Instead, the team underachieved despite having arguably one of the best offensive seasons in franchise history. Tampa Bay also had trouble winning close games, dropping seven of their games by seven points or fewer. So in many ways, 1984 had to be one of McKay’s most frustrating seasons, knowing his team was just good enough to lose when it mattered most. Still, the Bucs would find a way to come through for McKay one final time.

In front of 43,817 at Tampa Stadium on Dec. 16, 1984, the John McKay era ended not with a whimper, but with one of the most controversial conclusions in Buccaneer history. The fourth quarter, in particular, lives in infamy because of running back James Wilder’s pursuit of an NFL record.

Entering the game, Wilder needed 178 total yards to break Los Angeles Rams’ running back Eric Dickerson’s newly established record for all-purpose yards in a season (2,244). Wilder’s 4-yard touchdown run with 1:21 left in the game left him 15 yards short of O.J. Simpson for 2nd place on the list and 16 yards behind Dickerson. His touchdown set off a bizarre series of events still unmatched to this day.

Despite holding a 41-14 lead, on the ensuing kickoff McKay called for Obed Ariri to attempt an onside kick. A successful recovery represented Tampa Bay ’s best hope for getting Wilder in a position to break the record. Ariri’s first two attempts were voided by penalties, and finally on the third attempt, New York’s Russell Carter recovered the ball on Tampa Bay’s 35-yard line.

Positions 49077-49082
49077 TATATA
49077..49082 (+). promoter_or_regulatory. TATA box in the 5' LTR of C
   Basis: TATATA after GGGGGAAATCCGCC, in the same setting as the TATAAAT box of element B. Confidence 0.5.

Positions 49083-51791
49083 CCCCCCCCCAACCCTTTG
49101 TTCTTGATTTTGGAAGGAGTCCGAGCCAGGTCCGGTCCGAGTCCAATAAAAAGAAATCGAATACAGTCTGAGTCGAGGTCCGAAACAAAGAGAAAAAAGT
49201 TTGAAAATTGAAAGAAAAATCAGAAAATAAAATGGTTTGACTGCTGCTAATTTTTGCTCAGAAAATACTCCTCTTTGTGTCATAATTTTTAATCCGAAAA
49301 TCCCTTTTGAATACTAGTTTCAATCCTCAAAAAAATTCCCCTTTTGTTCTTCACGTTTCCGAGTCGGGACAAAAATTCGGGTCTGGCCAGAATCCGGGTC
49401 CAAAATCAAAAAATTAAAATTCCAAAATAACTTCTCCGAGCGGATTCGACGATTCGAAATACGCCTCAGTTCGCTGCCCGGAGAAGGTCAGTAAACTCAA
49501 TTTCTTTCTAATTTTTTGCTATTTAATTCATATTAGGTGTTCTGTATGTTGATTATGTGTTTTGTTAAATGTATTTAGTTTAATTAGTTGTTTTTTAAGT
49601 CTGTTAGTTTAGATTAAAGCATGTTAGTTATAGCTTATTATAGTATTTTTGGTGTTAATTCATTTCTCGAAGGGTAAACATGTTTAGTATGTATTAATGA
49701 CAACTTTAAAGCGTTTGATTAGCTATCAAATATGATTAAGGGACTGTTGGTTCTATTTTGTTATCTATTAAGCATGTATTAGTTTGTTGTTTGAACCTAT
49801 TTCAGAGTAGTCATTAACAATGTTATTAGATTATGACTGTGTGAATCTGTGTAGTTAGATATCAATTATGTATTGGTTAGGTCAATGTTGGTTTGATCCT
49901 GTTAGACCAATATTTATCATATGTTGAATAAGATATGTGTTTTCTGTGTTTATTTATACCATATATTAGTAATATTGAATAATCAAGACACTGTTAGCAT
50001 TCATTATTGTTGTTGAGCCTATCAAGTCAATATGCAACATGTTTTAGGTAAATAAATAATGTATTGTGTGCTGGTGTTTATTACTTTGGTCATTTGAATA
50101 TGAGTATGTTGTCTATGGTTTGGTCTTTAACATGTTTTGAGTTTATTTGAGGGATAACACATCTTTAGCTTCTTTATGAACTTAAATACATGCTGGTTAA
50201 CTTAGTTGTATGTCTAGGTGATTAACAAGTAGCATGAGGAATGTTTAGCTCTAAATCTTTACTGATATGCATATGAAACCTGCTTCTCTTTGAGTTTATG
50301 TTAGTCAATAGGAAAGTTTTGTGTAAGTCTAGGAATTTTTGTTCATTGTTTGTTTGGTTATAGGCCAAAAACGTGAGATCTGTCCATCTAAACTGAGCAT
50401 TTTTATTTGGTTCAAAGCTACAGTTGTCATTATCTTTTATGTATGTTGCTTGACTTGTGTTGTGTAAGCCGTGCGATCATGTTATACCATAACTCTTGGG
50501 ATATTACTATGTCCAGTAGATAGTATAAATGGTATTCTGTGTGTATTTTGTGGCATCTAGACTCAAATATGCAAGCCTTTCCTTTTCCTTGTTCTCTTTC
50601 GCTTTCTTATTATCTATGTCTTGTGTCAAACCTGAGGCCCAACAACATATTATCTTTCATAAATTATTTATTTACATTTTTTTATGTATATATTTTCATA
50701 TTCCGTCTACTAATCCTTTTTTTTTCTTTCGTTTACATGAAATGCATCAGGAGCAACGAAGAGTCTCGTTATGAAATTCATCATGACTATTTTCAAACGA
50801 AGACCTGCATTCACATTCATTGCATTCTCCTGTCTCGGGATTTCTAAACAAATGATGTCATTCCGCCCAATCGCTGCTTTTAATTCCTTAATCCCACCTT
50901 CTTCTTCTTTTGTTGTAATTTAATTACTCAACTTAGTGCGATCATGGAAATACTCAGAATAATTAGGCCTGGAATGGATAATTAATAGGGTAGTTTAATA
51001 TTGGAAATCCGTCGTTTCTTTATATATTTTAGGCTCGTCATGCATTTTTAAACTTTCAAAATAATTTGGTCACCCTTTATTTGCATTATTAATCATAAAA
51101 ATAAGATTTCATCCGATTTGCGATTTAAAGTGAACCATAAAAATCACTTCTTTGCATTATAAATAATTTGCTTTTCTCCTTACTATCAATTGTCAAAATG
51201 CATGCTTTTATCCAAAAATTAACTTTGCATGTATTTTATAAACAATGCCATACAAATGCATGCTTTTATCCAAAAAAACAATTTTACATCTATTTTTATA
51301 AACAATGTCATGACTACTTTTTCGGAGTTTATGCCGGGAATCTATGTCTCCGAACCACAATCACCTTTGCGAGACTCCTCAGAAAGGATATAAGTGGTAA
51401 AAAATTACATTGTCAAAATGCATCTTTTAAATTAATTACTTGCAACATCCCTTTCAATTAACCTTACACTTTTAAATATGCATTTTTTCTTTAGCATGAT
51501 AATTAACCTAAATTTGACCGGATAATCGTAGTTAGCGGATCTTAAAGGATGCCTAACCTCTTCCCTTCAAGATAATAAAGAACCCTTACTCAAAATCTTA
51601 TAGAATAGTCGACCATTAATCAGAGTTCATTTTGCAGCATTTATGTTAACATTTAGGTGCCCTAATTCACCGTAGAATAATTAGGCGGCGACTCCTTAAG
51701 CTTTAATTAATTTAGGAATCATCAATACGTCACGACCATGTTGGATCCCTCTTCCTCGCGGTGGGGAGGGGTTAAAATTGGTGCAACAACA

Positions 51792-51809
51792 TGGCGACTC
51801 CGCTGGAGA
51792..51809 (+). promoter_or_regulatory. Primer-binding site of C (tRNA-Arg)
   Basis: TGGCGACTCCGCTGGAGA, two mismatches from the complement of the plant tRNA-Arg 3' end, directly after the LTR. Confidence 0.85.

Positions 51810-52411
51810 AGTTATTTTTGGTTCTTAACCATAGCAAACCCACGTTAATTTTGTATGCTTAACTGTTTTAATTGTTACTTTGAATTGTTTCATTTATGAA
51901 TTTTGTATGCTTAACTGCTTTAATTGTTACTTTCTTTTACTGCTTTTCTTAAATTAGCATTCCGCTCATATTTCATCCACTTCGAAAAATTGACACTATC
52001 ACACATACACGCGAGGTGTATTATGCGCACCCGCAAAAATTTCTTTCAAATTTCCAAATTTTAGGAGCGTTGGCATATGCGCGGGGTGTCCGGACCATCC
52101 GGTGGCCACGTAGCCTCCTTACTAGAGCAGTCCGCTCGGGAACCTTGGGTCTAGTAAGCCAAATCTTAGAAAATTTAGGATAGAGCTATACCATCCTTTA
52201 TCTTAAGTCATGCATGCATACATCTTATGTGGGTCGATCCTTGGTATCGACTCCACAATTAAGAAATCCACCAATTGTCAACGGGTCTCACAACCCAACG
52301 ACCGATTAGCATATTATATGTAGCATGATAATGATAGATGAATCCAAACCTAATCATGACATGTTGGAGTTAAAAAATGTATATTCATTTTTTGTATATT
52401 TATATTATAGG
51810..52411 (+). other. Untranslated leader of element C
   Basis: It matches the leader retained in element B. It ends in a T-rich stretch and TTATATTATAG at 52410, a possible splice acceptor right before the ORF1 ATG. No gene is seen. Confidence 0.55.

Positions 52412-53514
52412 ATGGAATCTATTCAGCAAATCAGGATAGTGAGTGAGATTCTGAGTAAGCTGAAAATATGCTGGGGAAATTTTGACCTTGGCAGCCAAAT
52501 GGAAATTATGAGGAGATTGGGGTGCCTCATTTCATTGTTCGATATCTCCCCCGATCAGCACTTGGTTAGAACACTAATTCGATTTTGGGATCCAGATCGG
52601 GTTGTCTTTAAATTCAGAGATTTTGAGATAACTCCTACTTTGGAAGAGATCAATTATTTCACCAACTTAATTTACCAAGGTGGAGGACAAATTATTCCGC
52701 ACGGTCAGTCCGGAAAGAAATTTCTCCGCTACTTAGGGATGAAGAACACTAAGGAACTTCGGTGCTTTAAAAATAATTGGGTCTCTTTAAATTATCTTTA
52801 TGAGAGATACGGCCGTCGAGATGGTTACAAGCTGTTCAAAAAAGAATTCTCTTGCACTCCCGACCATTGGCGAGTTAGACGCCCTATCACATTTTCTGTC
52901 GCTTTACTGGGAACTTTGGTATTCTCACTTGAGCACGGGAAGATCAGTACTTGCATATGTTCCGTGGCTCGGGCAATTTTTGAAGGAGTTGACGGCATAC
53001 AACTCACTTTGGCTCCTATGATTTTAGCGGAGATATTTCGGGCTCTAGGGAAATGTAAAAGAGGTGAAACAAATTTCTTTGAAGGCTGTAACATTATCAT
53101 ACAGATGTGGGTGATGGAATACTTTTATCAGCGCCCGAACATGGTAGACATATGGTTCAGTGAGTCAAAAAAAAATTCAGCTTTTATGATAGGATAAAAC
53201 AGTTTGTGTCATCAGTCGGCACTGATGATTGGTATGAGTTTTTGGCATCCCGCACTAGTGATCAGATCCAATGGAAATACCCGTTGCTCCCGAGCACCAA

Here’s where things got interesting. New York knew the Buccaneers wanted the ball back, and with barely a minute left in the game, the Bucs could only regain possession on a punt, turnover or safety. Set up with excellent field position, a punt by the Jets seemed unlikely, so the Buccaneers' best bet was for New York to score.

The ensuing drive gave new meaning to the term “prevent defense.” Back-to-back completions moved the ball to the Tampa Bay 9-yard line with 1:07 left in the game. On the next play, safety Mark Cotney tackled running back Johnny Hector at the 2 and then, realizing his “mistake,” immediately called timeout. There would be no such confusion on the following play.